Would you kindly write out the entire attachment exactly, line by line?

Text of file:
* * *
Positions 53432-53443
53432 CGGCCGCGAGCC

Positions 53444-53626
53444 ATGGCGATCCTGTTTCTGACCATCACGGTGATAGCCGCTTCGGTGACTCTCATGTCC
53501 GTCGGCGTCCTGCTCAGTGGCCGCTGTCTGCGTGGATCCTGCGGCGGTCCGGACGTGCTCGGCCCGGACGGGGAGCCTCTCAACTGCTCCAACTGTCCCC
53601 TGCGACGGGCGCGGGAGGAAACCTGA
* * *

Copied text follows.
Positions 53432-53443
53432 CGGCCGCGAGCC

Positions 53444-53626
53444 ATGGCGATCCTGTTTCTGACCATCACGGTGATAGCCGCTTCGGTGACTCTCATGTCC
53501 GTCGGCGTCCTGCTCAGTGGCCGCTGTCTGCGTGGATCCTGCGGCGGTCCGGACGTGCTCGGCCCGGACGGGGAGCCTCTCAACTGCTCCAACTGTCCCC
53601 TGCGACGGGCGCGGGAGGAAACCTGA